My Ursuline education is something that I reflect on regularly. I work in healthcare and am often having to be the decision-maker with processes or the implementation of new initiatives. As I have advanced in my career, Ursuline prepared me to stay humble and stay hungry. Humility allows me to always try to understand the needs of others and seek out ways to do good for all, and not just because it may benefit me or someone I am around. As a nurse, I encounter people from all walks of life and various socio-economic backgrounds. My Ursuline background allows me to see the entire person and their family and not treat them as just another patient. Hungry, not in the sense of looking for physical food, but hunger for me is wanting to learn more, wanting to do more, and the drive to understand cultures and communities and how to best serve them. Whether we are talking about healthcare disparities or the opioid epidemic that is affecting everyone to some degree, I am hungry to help make a change by educating and empowering families to live better lives that are rich in quality and seek out help when they are sick, whether physically, mentally or emotionally. Mental and emotional fitness/wellness is equally as important as taking care of your heart. And we have to embrace and encourage each other to do this and offer support. We all need each other and we need to eliminate topics being taboo--if it affects your life or your family's life. We need to have a safe circle or village to help walk with us during the trying times.
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  • June Alumnae Spotlight, Caroline MacLaren, Skip of 2019

    Caroline MacLaren ’19 was selected as the 2019 Cor Unum Award Recipient by the Ursuline Alumnae Association. The award is given to one senior each year. Candidates are judged solely on their love for Ursuline Academy and their honest expression of what the Academy means to them.

    What does it mean to you to be in the 292nd graduating class of Ursuline Academy of New Orleans?
     
    Ursuline to dear old Ursuline…the words sound familiar, but only to a few. The fingers that strike the piano keys signal a song innate to a select number of people - those who have looped the brown strings of their oversized shoes, those who have buttoned up their stark white oxford blouse, those who have trekked up three flights of stairs - heavy bag fastened to their back, those who have strolled the long halls of this castle-like building. Cheers, we pledge our endless love today, bounce off the stone walls of the arching Chapel. The sound that you hear - you, an Ursuline girl - resembles something so unique: a legacy. The faces that surround you, joyful and exuberant, are merely a small amount of a large body of women that make up the astonishing community of Ursuline. Ursuline, forever Ursuline.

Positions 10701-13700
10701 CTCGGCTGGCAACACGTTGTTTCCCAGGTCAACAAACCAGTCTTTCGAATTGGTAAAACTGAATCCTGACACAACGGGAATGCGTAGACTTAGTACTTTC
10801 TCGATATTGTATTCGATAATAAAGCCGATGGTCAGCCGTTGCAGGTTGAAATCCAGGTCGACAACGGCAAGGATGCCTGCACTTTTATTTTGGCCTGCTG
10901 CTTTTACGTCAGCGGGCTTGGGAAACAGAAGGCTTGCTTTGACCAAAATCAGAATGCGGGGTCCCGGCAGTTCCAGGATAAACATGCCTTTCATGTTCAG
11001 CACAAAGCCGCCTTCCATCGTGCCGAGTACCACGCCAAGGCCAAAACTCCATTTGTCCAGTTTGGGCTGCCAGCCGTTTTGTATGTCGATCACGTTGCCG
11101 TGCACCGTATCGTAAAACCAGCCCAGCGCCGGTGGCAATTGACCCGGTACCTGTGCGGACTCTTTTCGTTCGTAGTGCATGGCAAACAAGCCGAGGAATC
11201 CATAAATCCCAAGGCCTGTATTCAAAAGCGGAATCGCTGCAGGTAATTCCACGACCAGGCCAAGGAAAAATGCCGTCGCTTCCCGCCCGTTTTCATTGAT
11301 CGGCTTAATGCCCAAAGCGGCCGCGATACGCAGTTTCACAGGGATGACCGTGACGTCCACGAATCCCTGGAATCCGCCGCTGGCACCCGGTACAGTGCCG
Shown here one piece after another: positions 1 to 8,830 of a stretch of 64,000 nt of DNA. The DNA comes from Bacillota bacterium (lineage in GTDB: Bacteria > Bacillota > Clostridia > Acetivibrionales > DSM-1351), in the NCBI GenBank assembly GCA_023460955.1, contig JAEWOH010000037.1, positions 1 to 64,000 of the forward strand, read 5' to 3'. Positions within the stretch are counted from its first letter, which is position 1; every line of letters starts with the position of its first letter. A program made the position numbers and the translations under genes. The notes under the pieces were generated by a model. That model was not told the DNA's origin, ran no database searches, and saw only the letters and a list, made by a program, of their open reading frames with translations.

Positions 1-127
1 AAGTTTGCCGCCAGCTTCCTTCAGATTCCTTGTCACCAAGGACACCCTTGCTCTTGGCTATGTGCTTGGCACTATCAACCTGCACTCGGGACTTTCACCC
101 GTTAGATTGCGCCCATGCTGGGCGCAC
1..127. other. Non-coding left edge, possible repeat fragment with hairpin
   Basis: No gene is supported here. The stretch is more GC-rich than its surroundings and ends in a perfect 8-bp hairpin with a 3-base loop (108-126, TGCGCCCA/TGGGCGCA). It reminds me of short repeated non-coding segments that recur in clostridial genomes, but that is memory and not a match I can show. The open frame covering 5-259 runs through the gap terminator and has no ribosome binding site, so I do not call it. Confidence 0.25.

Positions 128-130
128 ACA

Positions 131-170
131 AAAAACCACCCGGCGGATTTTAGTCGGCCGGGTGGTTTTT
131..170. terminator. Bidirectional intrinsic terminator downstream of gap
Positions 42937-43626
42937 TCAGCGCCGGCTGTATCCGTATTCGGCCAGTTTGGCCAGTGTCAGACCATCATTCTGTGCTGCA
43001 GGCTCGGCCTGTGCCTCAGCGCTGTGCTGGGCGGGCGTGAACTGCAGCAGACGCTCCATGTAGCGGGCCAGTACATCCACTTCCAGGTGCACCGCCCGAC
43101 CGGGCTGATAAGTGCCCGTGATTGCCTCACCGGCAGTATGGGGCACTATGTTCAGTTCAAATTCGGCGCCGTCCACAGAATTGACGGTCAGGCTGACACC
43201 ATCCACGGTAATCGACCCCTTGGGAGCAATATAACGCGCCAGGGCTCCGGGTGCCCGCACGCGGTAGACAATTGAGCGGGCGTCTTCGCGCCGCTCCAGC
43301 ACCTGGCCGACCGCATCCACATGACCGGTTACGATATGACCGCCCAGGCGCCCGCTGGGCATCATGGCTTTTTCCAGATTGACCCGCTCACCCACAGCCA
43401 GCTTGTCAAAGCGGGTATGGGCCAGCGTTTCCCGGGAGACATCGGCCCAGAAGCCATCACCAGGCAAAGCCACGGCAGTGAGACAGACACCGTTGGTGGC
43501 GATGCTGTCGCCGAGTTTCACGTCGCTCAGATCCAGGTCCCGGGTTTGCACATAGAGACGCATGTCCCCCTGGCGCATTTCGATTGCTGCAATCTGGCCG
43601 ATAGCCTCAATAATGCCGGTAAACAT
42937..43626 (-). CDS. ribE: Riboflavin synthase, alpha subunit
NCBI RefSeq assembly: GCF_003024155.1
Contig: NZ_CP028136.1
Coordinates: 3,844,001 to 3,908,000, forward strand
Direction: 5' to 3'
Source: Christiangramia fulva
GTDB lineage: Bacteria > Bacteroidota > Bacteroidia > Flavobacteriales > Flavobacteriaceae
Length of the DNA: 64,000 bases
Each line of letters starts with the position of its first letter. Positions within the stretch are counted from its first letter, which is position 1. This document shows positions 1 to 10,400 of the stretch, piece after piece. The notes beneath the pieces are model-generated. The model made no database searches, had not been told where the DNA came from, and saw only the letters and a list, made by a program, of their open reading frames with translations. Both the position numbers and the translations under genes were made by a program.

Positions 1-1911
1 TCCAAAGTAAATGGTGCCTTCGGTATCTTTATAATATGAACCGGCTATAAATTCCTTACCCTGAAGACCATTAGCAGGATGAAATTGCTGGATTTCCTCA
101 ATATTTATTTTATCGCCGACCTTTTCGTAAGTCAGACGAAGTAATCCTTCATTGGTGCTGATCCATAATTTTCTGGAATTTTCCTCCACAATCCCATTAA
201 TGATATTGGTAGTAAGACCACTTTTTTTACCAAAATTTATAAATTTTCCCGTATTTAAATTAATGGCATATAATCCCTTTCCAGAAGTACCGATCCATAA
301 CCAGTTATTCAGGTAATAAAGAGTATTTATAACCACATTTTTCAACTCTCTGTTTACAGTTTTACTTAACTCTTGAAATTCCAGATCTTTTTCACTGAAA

292 years. The number is remarkable. Of course, I have understood that my school is the oldest Catholic girls school in America, established in 1727. That information has been born into me since my first day at Ursuline ten years ago. Yet, that number - 292 - is almost inconceivable. 291 classes of women that have come before me. Women who have become the leaders of our city, our state, our nation, our world. Lab researchers, doctors, lawyers, photographers, biologists, teachers, judges, congresswomen, state officials, pharmacists…women who are peacemakers. Women who live the spirit of Ursuline despite graduating - Though life may lead us far away. These are women who have created a legacy - Lamp that lights the flame of all our hopes and dreams - A legacy that I get to be a part of. Beacon bright that guides us onward with its beams. All of which has been produced from the very school I am graduating from. 292 years of women who lived happy hours within your sacred halls. Women who had laughs and learning just as I have. Women living with the cherished memories that I live with.
     
    Ursuline, to dear old Ursuline. It is more than just New Orleans. It is the network of women across the country, across the world - New Rochelle, Dallas, St. Louis, Cincinnati, Paris, Dublin, Wimbledon, Budapest, Athens, Bangkok, Kellyville… All of these women making a change in our world. The song grows louder, We pledge our endless love today. Love. It is all a legacy rooted in love - the courtesy, loyalty, and courage instilled in us. It is cor unum - one heart, one legacy.
     
    Ursuline, forever Ursuline. It is more than just a school. It is the tangible representation of growth and discovery. Though life may lead us far away, we are all still a part of Ursuline by the actions we take. We are still a part of that legacy, no matter how far life may lead us. It is a legacy that draws alumnae back. A legacy that defines who we, collectively and individually, are. A legacy that produces pride in our alma mater. The song you hear is not just the echo of the school, it is the echo of 292 years. Alma Mater beautiful, Starlike ever shine, On our paths To guide our faltering steps, Home at last, Dear Ursuline.